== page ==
Because the therapeutic options for managing infections in neonates in developing countries are often limited, innovative approaches to preventing infections are needed. Topical therapy with skin barrier-enhancing products may be an effective strategy for improving neonatal outcomes, particularly among preterm, low birth weight infants whose skin barrier is temporarily but critically compromised as a result of immaturity.
We tested the impact of topical application of sunflower seed oil 3 times daily to preterm infants <34 weeks gestational age at the Kasr El-Aini neonatal intensive care unit at Cairo University on skin condition, rates of nosocomial infections and mortality.
Treatment with sunflower seed oil (n = 51) resulted in a significant improvement in skin condition (P = 0.037) and a highly significant reduction in the incidence of nosocomial infections (adjusted incidence ratio, 0.46; 95% confidence interval, 0.26–0.81; P = 0.007) compared with infants not receiving topical prophylaxis (n = 52). There were no reported adverse events as a result of topical therapy.
Given the low cost (~$.20 for a course of therapy) and technologic simplicity of the intervention and the effect size observed in this study, a clinical trial with increased numbers of subjects is indicated to evaluate the potential of topical therapy to reduce infections and save newborn lives in developing countries.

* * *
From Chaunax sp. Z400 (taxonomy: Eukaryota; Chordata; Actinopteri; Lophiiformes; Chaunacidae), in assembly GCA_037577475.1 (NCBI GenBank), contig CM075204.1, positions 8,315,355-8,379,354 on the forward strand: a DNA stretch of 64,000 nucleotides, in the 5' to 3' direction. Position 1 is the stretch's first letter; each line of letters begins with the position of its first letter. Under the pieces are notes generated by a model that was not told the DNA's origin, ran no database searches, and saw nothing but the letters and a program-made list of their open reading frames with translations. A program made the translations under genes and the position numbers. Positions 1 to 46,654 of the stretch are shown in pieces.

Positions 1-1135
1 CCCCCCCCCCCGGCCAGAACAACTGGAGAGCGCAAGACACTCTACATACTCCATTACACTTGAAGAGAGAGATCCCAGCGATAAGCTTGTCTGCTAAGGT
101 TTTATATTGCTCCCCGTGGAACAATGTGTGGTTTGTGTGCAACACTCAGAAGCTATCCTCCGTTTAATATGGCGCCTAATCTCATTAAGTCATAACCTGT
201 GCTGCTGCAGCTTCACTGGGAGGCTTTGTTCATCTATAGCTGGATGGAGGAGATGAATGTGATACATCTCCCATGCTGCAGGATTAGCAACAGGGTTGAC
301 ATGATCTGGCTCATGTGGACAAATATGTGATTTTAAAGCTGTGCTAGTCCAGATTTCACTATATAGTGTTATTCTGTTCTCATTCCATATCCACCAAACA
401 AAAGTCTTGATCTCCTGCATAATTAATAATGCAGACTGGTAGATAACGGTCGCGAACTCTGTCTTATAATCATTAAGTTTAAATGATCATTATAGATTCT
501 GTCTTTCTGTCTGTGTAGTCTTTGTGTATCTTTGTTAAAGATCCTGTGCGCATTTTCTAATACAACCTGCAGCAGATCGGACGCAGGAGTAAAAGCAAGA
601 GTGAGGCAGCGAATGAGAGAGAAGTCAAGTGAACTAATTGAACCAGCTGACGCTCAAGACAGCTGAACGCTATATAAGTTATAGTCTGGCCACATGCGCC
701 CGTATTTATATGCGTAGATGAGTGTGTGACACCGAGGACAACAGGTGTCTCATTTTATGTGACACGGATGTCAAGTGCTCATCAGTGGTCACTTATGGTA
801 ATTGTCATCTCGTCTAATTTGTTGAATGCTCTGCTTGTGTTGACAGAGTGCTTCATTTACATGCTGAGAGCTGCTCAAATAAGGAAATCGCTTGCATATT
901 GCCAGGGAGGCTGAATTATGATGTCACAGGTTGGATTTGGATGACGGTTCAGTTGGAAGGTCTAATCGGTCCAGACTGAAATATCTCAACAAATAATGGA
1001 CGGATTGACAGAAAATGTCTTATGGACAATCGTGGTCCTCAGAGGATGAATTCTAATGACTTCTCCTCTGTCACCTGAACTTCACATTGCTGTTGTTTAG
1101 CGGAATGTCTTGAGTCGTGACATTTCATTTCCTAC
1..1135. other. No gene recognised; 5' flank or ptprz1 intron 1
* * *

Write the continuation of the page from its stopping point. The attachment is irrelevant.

From the *Department of International Health, Bloomberg School of Public Health, Johns Hopkins University, Baltimore, MD; the †Office of Health, Save the Children Federation—USA, Washington, DC; the ‡Departments of Pediatrics, Clinical Pathology and Public Health, Faculty of Medicine, Cairo University, Cairo, Egypt; the §Institute of Child Health, Dhaka Shishu Hospital, Dhaka, Bangladesh; and the ||Healthy Mother Healthy Child Results Package, John Snow, Inc, Cairo, Egypt
Accepted for publication April 5, 2004.
Supported primarily by The United States Agency for International Development, through the Healthy Mother Healthy Child Results Package grant to John Snow, Inc., Cairo, Egypt. Support for development of study design and data management and analysis was also provided by the Thrasher Research Fund, the Society for Pediatric Dermatology, the Johns Hopkins Family Health and Child Survival Cooperative Agreement with the United States Agency for International Development and Save the Children Federation-USA through a grant from the Bill and Melinda Gates Foundation.
Presented in part at the meeting of the International Society of Bioengineering and the Skin, Baltimore, MD, October 25, 2002.
Address for reprints: Gary L. Darmstadt, MD, Department of International Health, Johns Hopkins Bloomberg School of Public Health, 615 North Wolfe Street, Baltimore, MD, 21205. Fax 410-614-1419; E-mail email@example.com.